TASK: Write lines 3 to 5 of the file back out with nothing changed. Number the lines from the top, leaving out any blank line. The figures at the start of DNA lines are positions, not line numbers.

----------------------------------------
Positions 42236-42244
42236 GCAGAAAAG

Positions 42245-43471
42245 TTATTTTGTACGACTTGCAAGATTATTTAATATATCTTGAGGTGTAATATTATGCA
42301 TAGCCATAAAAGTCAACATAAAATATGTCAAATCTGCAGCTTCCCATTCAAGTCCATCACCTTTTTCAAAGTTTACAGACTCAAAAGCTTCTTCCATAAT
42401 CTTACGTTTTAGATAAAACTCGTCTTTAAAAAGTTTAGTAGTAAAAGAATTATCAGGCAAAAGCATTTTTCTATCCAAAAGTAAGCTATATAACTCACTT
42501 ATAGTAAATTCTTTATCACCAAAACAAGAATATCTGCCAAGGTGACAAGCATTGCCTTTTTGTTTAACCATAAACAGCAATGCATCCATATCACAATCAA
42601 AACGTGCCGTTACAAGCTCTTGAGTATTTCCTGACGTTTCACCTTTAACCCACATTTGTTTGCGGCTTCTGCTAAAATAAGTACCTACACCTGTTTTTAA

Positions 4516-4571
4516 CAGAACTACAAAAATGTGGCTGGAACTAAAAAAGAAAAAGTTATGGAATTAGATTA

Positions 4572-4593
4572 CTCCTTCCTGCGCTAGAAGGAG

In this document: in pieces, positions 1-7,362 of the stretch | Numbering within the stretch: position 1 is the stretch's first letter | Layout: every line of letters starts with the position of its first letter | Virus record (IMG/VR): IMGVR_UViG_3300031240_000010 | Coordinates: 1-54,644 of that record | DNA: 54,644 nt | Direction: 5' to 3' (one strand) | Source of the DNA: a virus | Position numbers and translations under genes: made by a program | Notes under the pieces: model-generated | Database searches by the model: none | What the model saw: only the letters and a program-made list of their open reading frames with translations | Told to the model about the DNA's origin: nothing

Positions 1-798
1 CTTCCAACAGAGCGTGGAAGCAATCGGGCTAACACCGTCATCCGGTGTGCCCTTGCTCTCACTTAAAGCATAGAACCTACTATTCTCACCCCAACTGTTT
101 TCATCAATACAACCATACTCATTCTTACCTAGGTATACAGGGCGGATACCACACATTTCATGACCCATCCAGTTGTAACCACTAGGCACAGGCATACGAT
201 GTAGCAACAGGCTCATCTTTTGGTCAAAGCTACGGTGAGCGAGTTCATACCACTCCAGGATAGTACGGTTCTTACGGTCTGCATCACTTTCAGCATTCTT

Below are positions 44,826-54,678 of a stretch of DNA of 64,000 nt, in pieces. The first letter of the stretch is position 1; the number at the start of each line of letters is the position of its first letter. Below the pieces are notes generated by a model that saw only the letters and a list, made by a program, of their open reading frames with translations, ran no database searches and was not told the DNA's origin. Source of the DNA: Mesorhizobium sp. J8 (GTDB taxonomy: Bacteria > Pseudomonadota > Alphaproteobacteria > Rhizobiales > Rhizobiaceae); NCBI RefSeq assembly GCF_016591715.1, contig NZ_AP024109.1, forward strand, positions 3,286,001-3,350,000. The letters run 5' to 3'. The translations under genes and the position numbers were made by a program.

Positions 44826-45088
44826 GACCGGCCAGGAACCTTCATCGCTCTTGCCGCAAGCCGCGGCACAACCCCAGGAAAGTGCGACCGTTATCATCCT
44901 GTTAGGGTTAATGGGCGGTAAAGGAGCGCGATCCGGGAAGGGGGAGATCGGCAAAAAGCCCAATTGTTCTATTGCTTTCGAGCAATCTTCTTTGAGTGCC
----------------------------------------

Positions 42245-43471
42245 TTATTTTGTACGACTTGCAAGATTATTTAATATATCTTGAGGTGTAATATTATGCA
42301 TAGCCATAAAAGTCAACATAAAATATGTCAAATCTGCAGCTTCCCATTCAAGTCCATCACCTTTTTCAAAGTTTACAGACTCAAAAGCTTCTTCCATAAT